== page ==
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On April 29, 2011, the then US commander in chief, President Obama, authorized an operation that ultimately led to the killing of the most wanted man on the CIA watch list, Osama bin Laden. Reports indicate that President Obama had been consulting with the National Security Council for months on the probability of Osama bin Laden being within the suspected hideout and the possibility of authorizing a mission to capture or kill him. Finally, President Obama gave the orders and Osama bin Laden was killed in a military exercise dubbed Operation Geronimo, thus ending a decade-long search mission to capture the head of the Al Qaeda group. The killing of Osama bin Laden was a reprieve to the millions of Americans and the international community especially after the events of September 11, 2001 when thousands lost their lives in the infamous Twin-towers’ bomb attack by the Al Qaeda. Nevertheless, questions abound on the legality of President Obama’s approval of Operation Geronimo. This paper holds that President Obama had the legal authority to order Operation Geronimo and to execute the plan.
In a bid to understand the legality of President Obama in authorizing Operation Geronimo, one needs to interrogate the decision using both the US domestic and international laws. The agnosticism surrounding the legality of authorizing Operation Geronimo hinges on President Reagan’s Executive Order 12333, which states, “No person employed by or acting on behalf of the United States Government shall engage in, or conspire to engage in, assassination” (Hodgin, 2014, p. 5). However, this order does not define assassination contextually (Wachtel, 2015) and thus the Operation cannot be termed as illegal based on this understanding. In addition, after the 9/11 bombings, the Congress passed the Authorization for Use of Military Force resolution. The resolution allows the US commander in chief “to use all necessary and appropriate force against those nations, organizations, or persons he determines planned, authorized, committed, or aided the terrorist attacks that occurred on September 11, 2001, or harbored such organizations or persons” (Hodgin, 2014, p. 6). Therefore, under this resolution, President Obama was within the confines of the US domestic laws to authorize the operation that killed Osama bin Laden, who was actively involved in the planning and execution of 9/11 terrorist attacks.
However, even with the legality of such authorization, questions abound on how the execution of the operation observed laws of armed conflict, viz. “military necessity, proportionality, and distinction/discrimination” (Solis, 2016, p. 268). Military necessity was qualified in this case as Bin Laden had attacked the US and he was a threat to international peace by propagating terrorism. Likewise, the force that was used after entering Bin Laden’s house was proportional to the threat that he posed to the elite squad for he allegedly reached for his firearm to retaliate. Finally, the discrimination requirement was fulfilled as the people who died in the ensuing confrontation were collateral damage but not targets of the assault.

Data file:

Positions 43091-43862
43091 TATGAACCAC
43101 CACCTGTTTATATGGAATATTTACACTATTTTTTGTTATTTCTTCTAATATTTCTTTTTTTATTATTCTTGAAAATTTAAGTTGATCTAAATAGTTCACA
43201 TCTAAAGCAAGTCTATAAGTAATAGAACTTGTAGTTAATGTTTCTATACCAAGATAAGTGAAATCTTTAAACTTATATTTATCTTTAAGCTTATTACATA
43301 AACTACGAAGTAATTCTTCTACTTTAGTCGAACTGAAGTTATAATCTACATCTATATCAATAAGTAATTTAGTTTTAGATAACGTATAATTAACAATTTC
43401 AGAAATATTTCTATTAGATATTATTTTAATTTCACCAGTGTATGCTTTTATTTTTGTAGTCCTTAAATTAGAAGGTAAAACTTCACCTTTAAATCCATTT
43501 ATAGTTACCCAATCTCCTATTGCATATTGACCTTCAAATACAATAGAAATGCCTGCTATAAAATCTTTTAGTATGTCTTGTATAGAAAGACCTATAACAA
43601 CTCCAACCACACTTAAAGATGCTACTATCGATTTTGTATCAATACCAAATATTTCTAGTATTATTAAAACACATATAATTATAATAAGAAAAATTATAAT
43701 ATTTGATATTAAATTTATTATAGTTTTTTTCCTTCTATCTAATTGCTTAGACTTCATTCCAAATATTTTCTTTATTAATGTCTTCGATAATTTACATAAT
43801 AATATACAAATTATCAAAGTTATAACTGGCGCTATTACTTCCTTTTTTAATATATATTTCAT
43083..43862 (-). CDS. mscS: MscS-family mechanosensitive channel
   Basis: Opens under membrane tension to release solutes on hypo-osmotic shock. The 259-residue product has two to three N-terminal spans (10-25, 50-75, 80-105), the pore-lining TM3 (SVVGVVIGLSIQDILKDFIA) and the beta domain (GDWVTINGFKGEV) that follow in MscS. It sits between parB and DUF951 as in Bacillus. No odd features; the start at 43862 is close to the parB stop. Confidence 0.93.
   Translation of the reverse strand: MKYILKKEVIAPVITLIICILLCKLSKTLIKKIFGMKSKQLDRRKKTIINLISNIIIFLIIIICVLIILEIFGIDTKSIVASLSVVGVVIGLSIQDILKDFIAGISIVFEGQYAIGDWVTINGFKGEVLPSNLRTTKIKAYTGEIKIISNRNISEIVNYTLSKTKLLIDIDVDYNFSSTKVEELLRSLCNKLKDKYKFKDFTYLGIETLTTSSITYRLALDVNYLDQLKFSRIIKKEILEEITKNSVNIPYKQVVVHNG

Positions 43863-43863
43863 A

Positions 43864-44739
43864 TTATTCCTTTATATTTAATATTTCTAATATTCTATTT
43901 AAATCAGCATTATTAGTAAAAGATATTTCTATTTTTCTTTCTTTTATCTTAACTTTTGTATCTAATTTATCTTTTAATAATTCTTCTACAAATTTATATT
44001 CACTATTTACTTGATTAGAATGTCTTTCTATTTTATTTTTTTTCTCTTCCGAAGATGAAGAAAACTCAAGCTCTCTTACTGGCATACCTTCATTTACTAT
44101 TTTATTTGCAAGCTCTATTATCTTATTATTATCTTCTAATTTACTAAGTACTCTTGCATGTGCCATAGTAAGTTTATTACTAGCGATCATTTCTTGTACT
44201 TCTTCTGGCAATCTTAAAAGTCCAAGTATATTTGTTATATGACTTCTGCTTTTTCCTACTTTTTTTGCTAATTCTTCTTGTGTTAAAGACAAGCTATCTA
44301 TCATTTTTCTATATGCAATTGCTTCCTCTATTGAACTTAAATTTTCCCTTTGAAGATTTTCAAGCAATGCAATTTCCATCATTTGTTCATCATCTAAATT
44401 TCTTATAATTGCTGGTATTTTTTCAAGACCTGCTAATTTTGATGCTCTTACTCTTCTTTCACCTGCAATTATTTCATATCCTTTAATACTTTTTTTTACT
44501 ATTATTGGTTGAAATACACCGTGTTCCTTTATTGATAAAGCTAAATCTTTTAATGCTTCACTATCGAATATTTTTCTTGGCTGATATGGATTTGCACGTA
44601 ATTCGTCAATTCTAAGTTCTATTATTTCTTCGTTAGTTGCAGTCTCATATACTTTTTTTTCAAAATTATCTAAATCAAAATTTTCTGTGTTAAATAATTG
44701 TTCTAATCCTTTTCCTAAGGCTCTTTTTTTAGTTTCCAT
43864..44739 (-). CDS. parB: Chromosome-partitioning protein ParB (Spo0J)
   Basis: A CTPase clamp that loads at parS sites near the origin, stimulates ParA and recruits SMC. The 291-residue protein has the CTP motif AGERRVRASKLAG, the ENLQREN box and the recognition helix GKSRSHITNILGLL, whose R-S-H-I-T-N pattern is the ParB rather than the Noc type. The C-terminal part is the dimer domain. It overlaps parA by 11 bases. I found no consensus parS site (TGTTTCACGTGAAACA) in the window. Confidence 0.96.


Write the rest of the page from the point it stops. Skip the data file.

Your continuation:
As mentioned earlier, the authorization had to be in line with international laws. Under the international law rules of jus ad bellum, “State can justify an international use of force if the force was either used in self-defense following an armed attack or expressly permitted by the United Nations (UN) Security Council” (Hodgin, 2014, p. 6). In this case, the US was clearly a victim of Bin Laden’s armed attack of 9/11 and capturing him was a way of self-defense. On the other side, the rules of jus in bello set “the parameters on the allowable scope and nature of that force” (Hodgin, 2014, p. 6). Therefore, the US had the legal basis to enter Pakistan and execute its mission within the confines of international law. There have been allegations that the US violated the Pakistani sovereignty by raiding Bin Laden’s hideout without the involvement of the local authorities (Pezzi, 2011). The UN Charter emphasizes respect for territorial sovereignty, which should be respected by all nations (Wallace, 2012). However, Article 51 of the same UN Charter creates a legal leeway for the US to pursue its aggressors as a way of self-defense even to the extent of breaching territorial sovereignty of other countries (Hodgin, 2014). Therefore, President Obama acted within international law by authorizing Operation Geronimo.
Osama Bin Laden orchestrated the 9/11 terrorist attacks, which changed the way the US defends itself against such hostilities. After the attacks, the Congress authorized the then US President to pursue the perpetrators of the terrorist attacks inside and outside the country. Therefore, after President Obama received intelligence reports that Bin Laden’s hideout had been identified, he had the legal obligation and power to authorize a military attack. Later on, questions were raised on the legality of such authorization based on domestic and international laws. More questions emerged about the way the mission was executed and whether laws of armed conflict were observed. However, this paper has answered these questions to uphold the argument that President Obama had the legal authority to order Operation Geronimo and to execute the plan.
Hodgin, S. (2014). Killing Osama Bin Laden: Legal and necessary. Widener Law Review, 20(1), 1- 26.
Pezzi, S. (2011). The legality of killing Osama bin Laden. National Security Journal. Web.
Solis, G. (2016). The law of armed conflict: International humanitarian law in war (2nd ed.). New York, NY: Cambridge University Press.
Wallace, D. (2012). Operation Neptune’s Spear: The lawful killing of Osama Bin Laden. Israel Law Review, 45(2), 367-377.
Wachtel, H. (2015). Targeting Osama bin Laden: Examining the legality of assassination as a tool of U.S. foreign policy. Duke Law Journal, 55(677), 680-693.